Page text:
Postoperatively all patients received inpatient physical therapy twice per day (consisting of active and passive range-of-motion exercises, full weight-bearing gait training, and teaching for home exercises) for the first 3 to 4 postoperative days. Twenty-four patients received additional physical therapy at an inpatient rehabilitation hospital for 7 to 10 days. After discharge to home, 30 patients followed a home physical therapy protocol that consisted of range-of-motion as well as weight-bearing exercises twice per week, and 17 patients received outpatient physical therapy services two to five times per week.
All patients were evaluated in the office approximately 6 ± 2 weeks after their surgeries, where we determined their passive ranges of motion and Knee Society scores. At that time, patients who had passive knee flexion contractures greater than 10° and who met the inclusion/exclusion criteria were referred to the physical therapy office, where a CKD was custom built and the treatment began. Patients who lived a long distance from our institution were referred to a local physical therapy office for the adjunctive therapeutic treatments. The mean pretreatment passive knee flexion contractures were 22° (range, 10°–40°) and 24° (range, 20°–30°) for the patients who had undergone primary and revision TKA, respectively. The pretreatment Knee Society knee and functional scores were 50 points (range, 25–76 points) and 34 points (range, 15–70 points), respectively. Forty-five of the 47 patients began the CKD treatment on the day of the followup visit. The remaining two patients had peroneal nerve entrapment symptoms (pain and numbness radiating to the dorsum of the foot and exacerbated by knee extension as well as mild extensor hallucis longus muscle weakness) in addition to the knee flexion contracture, so they underwent surgical peroneal nerve releases, and then they began the CKD treatment approximately 7 weeks after the TKA.
All of the CKDs were designed using a standardized technique. Polyester-based casting tape (Dynacast PII BSN Medical, Charlotte, NC) was used to make the brace. The patient was placed in a supine position and a stockinette was applied. The knee axis was marked, and one layer of casting tape was applied to the thigh and lower leg (Fig. 2). Polycentric knee hinges were bent around the knee in alignment with the axis to conform to the anatomy of the patient (Fig. 3). The remaining layers of the cast were then applied. Once the hinges were incorporated into the cast, two proximal and two distal hooks were applied. These hooks were then used as fulcrums to anchor an elastic band for the application of tension. After the cast was sufficiently dry, it was cut longitudinally and removed. Then the edges were trimmed and lined with adhesive fleece for patient comfort (Fig. 4). Patients were shown how to apply and remove the brace (Fig. 5), and were advised to keep it on only during each stretching session. In some patients, the cast loosened after 4 to 8 weeks and was rewrapped with new casting tape by a physical therapist. Each brace took approximately 60 to 90 minutes to construct for each patient, with a total charge to the patient (including cost of materials and labor) of $235 to $275. All braces used in this study were fabricated by one of the authors (AB), but other physical therapists have successfully learned how to build a CKD through an 8-hour course, with 4 hours of hands-on training.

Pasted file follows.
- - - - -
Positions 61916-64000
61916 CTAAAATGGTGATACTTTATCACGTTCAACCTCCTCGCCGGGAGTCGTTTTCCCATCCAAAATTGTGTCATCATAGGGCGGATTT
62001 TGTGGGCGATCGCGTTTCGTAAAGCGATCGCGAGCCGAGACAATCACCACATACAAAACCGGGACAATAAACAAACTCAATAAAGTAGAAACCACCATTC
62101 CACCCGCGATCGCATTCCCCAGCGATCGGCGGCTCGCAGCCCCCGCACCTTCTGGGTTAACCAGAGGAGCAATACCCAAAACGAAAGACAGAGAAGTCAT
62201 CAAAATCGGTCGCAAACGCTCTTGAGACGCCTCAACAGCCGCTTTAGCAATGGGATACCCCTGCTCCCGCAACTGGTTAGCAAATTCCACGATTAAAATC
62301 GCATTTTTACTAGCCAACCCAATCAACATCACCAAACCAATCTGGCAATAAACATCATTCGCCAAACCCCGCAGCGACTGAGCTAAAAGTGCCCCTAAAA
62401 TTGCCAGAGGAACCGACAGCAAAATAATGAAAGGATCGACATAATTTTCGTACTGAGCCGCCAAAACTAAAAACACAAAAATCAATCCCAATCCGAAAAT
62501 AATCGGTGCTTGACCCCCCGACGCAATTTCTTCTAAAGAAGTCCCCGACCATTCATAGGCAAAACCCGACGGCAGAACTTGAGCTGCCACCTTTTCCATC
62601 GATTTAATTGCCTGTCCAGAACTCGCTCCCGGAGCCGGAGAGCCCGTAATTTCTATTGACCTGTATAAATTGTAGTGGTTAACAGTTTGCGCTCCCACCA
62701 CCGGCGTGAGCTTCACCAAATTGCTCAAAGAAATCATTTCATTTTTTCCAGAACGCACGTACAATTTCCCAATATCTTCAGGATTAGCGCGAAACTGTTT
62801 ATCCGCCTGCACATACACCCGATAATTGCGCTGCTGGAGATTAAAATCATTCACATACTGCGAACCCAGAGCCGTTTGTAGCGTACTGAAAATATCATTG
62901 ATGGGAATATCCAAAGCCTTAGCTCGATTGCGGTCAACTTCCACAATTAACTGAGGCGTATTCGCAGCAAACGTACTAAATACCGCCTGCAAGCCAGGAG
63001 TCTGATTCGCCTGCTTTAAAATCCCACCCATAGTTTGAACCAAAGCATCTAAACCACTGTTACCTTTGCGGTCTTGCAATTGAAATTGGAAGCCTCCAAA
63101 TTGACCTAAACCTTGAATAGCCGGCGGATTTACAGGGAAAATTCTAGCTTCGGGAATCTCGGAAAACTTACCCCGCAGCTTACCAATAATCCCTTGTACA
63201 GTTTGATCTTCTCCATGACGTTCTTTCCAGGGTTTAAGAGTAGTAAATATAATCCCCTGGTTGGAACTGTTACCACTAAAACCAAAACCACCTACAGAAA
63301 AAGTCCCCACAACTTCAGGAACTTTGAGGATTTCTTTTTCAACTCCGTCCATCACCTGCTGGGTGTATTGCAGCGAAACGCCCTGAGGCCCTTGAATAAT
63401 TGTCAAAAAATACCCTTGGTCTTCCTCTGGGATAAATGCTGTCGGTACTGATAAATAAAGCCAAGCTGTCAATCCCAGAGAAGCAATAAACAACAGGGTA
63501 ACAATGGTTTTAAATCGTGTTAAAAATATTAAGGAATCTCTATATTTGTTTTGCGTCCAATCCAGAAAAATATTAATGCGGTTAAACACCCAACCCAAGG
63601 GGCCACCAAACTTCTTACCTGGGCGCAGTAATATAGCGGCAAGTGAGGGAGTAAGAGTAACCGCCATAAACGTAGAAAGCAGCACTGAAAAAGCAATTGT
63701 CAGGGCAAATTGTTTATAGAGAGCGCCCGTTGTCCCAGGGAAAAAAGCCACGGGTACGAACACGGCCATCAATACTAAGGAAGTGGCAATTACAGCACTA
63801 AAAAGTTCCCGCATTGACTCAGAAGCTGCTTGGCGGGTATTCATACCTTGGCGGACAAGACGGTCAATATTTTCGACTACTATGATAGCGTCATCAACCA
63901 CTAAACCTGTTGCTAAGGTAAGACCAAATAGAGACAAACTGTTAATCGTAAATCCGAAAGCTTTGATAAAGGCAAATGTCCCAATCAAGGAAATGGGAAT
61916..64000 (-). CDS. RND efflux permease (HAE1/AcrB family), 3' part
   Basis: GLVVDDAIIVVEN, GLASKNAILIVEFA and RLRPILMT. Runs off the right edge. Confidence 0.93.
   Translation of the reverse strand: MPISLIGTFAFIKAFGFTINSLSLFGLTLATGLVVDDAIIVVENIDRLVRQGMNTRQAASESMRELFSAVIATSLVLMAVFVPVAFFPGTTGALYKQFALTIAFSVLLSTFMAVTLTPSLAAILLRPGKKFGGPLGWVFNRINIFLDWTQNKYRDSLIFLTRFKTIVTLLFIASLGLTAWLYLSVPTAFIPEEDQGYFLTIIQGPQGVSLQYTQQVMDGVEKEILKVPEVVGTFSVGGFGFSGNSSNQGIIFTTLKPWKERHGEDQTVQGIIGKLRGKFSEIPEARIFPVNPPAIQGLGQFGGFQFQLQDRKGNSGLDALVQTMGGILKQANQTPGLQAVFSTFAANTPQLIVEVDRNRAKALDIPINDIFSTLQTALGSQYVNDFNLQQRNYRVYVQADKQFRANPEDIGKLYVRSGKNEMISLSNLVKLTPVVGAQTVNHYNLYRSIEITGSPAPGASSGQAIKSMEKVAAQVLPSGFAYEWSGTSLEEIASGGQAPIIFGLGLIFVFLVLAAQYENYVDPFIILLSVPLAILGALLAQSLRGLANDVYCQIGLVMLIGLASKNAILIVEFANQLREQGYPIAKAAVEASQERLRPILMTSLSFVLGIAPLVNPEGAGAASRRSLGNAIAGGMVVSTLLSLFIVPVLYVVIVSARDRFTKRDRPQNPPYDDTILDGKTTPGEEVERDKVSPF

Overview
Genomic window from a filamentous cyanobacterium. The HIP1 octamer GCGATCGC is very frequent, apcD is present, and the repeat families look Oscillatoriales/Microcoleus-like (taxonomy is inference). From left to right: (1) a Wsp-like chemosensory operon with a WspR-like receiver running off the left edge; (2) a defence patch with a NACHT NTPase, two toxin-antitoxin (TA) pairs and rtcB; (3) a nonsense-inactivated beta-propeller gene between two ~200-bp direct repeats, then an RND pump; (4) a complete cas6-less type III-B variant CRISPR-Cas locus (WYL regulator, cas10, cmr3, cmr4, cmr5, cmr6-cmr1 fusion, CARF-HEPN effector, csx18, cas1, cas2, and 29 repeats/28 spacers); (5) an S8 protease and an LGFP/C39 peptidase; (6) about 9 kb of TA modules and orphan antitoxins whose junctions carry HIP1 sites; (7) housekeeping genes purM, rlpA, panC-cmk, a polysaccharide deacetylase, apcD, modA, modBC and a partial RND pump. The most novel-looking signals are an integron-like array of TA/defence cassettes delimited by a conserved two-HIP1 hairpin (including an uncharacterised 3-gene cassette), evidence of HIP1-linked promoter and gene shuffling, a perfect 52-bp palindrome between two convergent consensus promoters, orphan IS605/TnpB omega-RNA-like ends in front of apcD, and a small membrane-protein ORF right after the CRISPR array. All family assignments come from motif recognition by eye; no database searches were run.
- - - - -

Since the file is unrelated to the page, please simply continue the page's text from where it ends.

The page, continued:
A standardized protocol for use of the CKD was given to all of the patients. We advised them to sit or lie supine and to prop their heels on a pillow at the same height as the hip. Next, they applied an elastic band (Thera-Band; The Hygenic Corporation, Akron, OH) to the hooks in a figure-of-eight configuration, crossing the distal femur to provide knee extension force (Fig. 6). Soft ankle weights (5 to 10 pounds each) were placed on the table immediately adjacent to the lateral ankle, knee, and thigh as a physical block to prevent the leg from rotating externally during treatment. Each stretching session was performed for 30 to 45 minutes two to three times per day. On the days on which physical therapy was performed, the patients were encouraged to apply the CKD for 30 minutes prior to the physical therapy session to relax the soft tissues. Ten of the patients were unable to perform the stretching protocol by themselves, so the patients visited the physical therapy office daily as outpatients, where the device was applied by a physical therapist for 30 minutes, then they underwent an adjunct physical therapy session, then the device was applied again for 30 minutes. The CKD protocol was continued for 2 to 3 weeks after full extension was achieved to maintain the correction. If a patient followed the protocol for a minimum of 6 weeks with no improvement in passive knee flexion contracture or symptoms, then the device was discontinued.
An adjunctive physical therapy protocol was followed concurrently with the CKD treatment. Two to three times per week, each patient underwent a physical therapy regimen that included (1) moist heat; (2) soft tissue mobilization of the posterior aspect of the knee (at the distal hamstring and proximal gastrocnemius muscle insertions) with the patient in a prone position and maximal knee extension; (3) anteroposterior joint mobilization of the femur with the patient in a supine position and the proximal tibia supported by a bolster to promote end-range knee extension; (4) gastrocnemius and hamstring muscle stretching with the patient in a supine position with the heel supported and the knee in maximum extension; (5) neuromuscular electrical stimulation with electrodes applied over the vastus medialis obliquus and proximal vastus lateralis muscles (20- to 30-minute duration, alternating 6 seconds on and 18 seconds off, waveform at 50 to 90 pulses per second, 400-μsec pulse duration, and maximally tolerated intensity); and (6) weight-bearing exercises, including leg press and end-range knee extension.